Boris to break silence and hold press conference amid barrage of Tory sleaze claims

Tory sleaze row: Alistair Campbell clashes with Camilla Tominey

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The Prime Minister travelled up to Glasgow for the final few days of the COP26 climate summit conference. But Mr Johnson will hold a press conference at 4.30pm on Wednesday and is expected to be questioned on Tory sleaze allegations and MPs’ second jobs.

Mr Johnson will face tough questions about ex-attorney general Sir Geoffrey Cox voting from the British Virgin Islands.

He will also face being pressed on the fact he refused to personally apologise for his handling of the Owen Paterson case.

Mr Johnson has been accused of fleeing his party woes after he returned to Glasgow for the climate change summit.

A senior Tory MP told The Sun: “It must be bad when the PM sees Scotland as safer than Downing Street.”

On Monday, Mr Johnson was branded a chicken for swerving a Commons debate on Tory sleaze allegations.

The Prime Minister came under fire after he tried to rip up the parliamentary standards system to block the suspension of his friend Mr Paterson over a lobbying scandal.

It is believed Tory vice-chairman Andrew Bowie resigned from his position because he is no longer prepared to defend the Government.

Mr Johnson reportedly cancelled plans for a Cabinet away day at his retreat in Chequers and will instead hold a crucial Downing Steet meeting.

Surveys and polls published in the wake of the sleaze row show support for the Conservatives and Mr Johnson have slumped to their lowest positions for months.

The Prime Minister’s approval ratings hit a record low this week according to a recent poll with almost half of voters in the UK believing he and his party were “corrupt” in the handling of the paid lobbying scandal.

The Conservative Party faced catcalls of “shame” from within the House of Commons and allegations of sleaze, bias and corruption from outside after Mr Johnson ordered his MPs to vote against the standards watchdog’s recommendation for Mr Paterson’s 30-day suspension.

He also ordered MPs to vote in favour of establishing a news standards committee which would rewrite the process which found he and other MPs have repeatedly broken lobbying rules.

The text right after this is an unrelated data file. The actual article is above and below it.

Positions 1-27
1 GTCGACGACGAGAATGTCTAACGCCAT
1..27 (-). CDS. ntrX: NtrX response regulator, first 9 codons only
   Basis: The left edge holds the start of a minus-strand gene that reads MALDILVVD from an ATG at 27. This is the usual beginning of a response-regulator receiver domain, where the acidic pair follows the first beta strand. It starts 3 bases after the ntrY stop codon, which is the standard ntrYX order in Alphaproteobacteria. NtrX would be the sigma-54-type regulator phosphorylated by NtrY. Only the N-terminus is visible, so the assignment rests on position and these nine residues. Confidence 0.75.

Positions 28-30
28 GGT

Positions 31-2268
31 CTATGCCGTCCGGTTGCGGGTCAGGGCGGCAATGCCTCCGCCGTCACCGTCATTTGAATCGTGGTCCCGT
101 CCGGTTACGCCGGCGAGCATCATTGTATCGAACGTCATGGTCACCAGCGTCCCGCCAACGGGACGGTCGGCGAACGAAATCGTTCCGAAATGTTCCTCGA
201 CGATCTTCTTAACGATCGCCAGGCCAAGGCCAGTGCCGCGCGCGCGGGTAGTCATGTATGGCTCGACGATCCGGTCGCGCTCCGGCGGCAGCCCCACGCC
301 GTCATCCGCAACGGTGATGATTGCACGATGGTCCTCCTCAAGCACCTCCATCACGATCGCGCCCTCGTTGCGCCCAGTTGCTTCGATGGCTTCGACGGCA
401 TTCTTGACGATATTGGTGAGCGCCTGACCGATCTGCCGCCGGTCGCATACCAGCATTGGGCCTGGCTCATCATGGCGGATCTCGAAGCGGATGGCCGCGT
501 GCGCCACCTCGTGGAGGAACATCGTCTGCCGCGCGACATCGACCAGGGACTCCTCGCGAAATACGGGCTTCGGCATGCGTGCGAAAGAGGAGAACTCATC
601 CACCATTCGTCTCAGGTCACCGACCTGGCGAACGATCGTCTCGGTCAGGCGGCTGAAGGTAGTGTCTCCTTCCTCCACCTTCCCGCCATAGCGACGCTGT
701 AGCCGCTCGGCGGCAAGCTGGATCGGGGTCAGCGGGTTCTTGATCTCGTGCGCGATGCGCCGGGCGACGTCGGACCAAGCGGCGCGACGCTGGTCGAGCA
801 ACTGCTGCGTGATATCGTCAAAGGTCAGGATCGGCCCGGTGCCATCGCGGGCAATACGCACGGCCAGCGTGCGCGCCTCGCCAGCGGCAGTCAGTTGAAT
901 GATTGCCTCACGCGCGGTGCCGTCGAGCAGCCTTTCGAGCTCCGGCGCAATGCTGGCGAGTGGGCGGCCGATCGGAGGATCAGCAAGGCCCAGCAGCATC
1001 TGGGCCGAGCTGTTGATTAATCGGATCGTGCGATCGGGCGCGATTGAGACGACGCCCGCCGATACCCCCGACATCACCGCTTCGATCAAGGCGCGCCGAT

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In a recent Opinium poll conducted in the wake of Mr Paterson’s resignation last Thursday, the Tories had a narrow lead over Labour.

The Conservatives had a rating of 37 percent, which was down three percentage points from the previous survey and was one percentage point ahead of Labour, according to the poll conducted on November 5 and 6.

Mr Johnson’s personal ratings also slumped by four points to -20 with half of the respondents saying they disapproved of the job he was doing.

The Labour leader’s approval rating improved by one percentage point to -9 according to the poll.

The Government is currently facing a tidal wave of fury not only from opposition MPs but also from Tory backbenchers.

On Monday, Conservative backbencher and former chief whip Mark Harper voiced the outrage of these MPs, particularly those from red wall constituencies which Mr Johnson won over to the Conservative Party in the 2019 election.

He said: “Politics is a team effort. If the team captain gets their side — from backbenchers to senior ministers — into difficulty when they get something wrong, they should apologize to the House.

“That’s leadership. We need to see more of it.”

Dominic Raab hit out at claims of Tory sleaze from the Labour Party as he slammed the funding regularly received from the union.

Mr Raab signalled the Conservatives will take no lesson from Labour, telling BBC Breakfast: “I don’t think the politicization by the Labour Party, given how much money they take from the unions, is a particularly attractive look for Keir Starmer.

“We ought to come together to make sure there is public confidence in our institutions, including how we do our jobs as MPs and that we’ve got a robust system for complaints or impropriety.

“But also a fair system, that’s what we should be working towards.”

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